I don’t think that any major engineering works will be needed, although , there might be a need to adjust a passing loop or the signalling.

This is probably only one of many possibilities to provide a half-hourly services.

A Service Between Ipswich And Leiston And Aldeburgh

As I passed this branch the orange army was clearing the track of years of tree and other plant growth.

I’ve always thought that this would be a good idea and I wrote about it in A Station For Leiston.

  • A half-hourly service would need two trains.
  • It would add extra capacity between Ipswich and Saxmundham.
  • It would certainly be needed if Sizewell C is built.
  • Much of the route is double-track between Saxmundham and Ipswich.

It should also be noted that Sizewell has a high-capacity electricity grid connection and with the growtyh of offshore wind, Sizewell might be the ideal place for a large energy storage facility,

Cambridge And Lowestoft?

I took a train recently between Cambridge and Norwich and I noticed it went on to Cromer and Sheringham.

This was just Greater Anglia’s way of scheduling the trains for their convenience.

But could the same joining be done between these two services.

  • Lowestoft and Ipswich
  • Ipswich and Cambridge

It would do the following.

  • Make better use of Platform 1 at Ipswich.
  • Improve train utilisation.
  • It might encourage day trippers to the coast to use the trains.
  • It would improve the link from East Suffolk to Stabsted Airport.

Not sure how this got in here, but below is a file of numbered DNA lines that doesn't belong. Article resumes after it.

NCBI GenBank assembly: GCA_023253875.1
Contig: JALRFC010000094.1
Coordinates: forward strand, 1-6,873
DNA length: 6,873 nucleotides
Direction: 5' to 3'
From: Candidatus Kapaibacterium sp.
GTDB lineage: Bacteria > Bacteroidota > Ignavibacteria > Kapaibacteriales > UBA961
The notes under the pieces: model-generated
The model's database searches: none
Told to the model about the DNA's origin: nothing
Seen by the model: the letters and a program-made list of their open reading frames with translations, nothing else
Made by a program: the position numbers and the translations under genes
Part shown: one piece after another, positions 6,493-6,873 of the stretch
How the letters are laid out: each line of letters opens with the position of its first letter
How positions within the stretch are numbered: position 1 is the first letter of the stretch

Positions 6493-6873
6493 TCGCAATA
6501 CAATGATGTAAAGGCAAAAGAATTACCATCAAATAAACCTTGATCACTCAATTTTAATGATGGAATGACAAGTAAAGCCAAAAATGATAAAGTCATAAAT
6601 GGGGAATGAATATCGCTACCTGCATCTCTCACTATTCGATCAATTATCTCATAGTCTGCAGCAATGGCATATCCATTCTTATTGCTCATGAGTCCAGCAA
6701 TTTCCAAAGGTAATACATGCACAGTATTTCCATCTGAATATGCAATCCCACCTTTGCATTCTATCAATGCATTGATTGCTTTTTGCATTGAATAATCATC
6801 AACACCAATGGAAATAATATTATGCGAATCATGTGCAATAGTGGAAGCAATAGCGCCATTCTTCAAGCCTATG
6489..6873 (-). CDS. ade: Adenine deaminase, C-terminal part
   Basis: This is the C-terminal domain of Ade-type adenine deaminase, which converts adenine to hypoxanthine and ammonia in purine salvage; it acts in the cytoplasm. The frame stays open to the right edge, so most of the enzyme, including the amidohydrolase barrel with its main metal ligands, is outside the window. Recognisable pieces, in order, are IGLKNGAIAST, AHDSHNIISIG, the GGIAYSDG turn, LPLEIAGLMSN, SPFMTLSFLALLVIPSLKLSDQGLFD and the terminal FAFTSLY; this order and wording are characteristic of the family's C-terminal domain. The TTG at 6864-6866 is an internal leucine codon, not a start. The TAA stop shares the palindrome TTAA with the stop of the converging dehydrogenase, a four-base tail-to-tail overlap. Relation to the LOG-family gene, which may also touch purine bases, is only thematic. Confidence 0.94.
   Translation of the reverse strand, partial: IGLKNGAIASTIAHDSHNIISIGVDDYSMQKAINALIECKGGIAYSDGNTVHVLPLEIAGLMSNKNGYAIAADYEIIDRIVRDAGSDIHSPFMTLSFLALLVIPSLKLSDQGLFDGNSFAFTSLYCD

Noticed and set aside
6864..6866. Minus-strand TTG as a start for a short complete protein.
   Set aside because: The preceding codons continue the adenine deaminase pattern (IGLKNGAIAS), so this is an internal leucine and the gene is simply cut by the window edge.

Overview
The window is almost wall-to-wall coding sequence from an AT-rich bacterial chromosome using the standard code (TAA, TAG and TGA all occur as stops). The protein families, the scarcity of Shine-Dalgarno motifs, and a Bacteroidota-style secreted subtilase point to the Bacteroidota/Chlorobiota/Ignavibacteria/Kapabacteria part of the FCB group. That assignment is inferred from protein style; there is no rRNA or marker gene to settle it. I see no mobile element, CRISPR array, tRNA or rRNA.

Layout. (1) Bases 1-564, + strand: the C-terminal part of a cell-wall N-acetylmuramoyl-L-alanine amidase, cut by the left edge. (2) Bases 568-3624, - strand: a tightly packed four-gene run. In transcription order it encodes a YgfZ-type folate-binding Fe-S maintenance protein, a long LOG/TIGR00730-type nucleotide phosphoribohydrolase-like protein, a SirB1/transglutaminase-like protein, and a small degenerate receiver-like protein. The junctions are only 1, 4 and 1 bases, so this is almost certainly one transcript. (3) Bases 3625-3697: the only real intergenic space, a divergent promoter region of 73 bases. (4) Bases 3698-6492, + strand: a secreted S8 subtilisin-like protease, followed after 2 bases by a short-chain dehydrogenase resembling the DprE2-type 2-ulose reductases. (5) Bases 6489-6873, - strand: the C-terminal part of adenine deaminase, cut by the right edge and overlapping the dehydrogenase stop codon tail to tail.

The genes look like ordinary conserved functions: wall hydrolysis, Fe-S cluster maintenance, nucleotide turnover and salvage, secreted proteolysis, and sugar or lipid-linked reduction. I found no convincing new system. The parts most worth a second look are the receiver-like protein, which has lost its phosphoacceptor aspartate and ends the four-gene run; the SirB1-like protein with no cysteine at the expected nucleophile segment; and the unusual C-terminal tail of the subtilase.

• Create a comprehensive service, that connects all the major towns in Suffolk.
  • It would connect these Suffolk towns; Lowestoft, Beccles, Saxmundham, Woodbridge, Ipswich, Needham Market, Stowmarket, Bury St. Edmund’s and Newnarket.
  • It would serve the proposed A14 Parkway station.
  • It would be an excellent feeder sewrvice for the East-West Rail Link.

It would be a true TransSuffolk railway.

Could There Be A Lowestoft And Great Yarmouth Service?

There has been talk of a new service between Lowestoft and Great Yarmouth stations.

There are two options to provide a service.

  • Reinstatement of the Reedham Curve that was closed in 1880.
  • By reversing the train in Reedham station.

I describe these options in Norfolk Rail Line To Remain Closed As £68m Upgrade Project Overruns.

As the second option does not need any extra infrastructure, I think it is more likely.

This was my conclusion about the route with a reverse.

Typical timings appear to be.

  • Between Reedham and Yarmouth – 14-16 minutes
  • Between Reedham and Lowestoft – 24-26 minutes

Given that the Class 755 trains have the following characteristics.

  • They are 100 mph trains.
  • They are optimised for fast stops.

I wouldn’t be surprised to see a sub-forty minute time between Lowestoft and Yarmouth.

It would appear that one train could run an hourly shuttle between Lowestoft and Great Yarmouth.

A Scenic Route Between Norwich And Ipswich

Using the current times between Ipswich and Lowestoft and Norwich and Yarmouth, it also looks like a sub-three hour scenic route is possible between Ipswich and Norwich.

It could be East Anglia’s version of the Cumbrian Coast Line.

Onboard Catering

The East Suffolk Line service currently takes ninety minutes.

I feel that this service is one that could benefit from a coffee service from a trolley.

The service could be provided by Greater Anglia or as on the Settle & Carlisle Line, by the local Community Rail Partnership.

Conclusion

The arrival of Class 755 trains on the East Suffolk Line could be the start of something special!

 

December 4, 2019 Posted by | Food, Transport | , , , , , , , | 2 Comments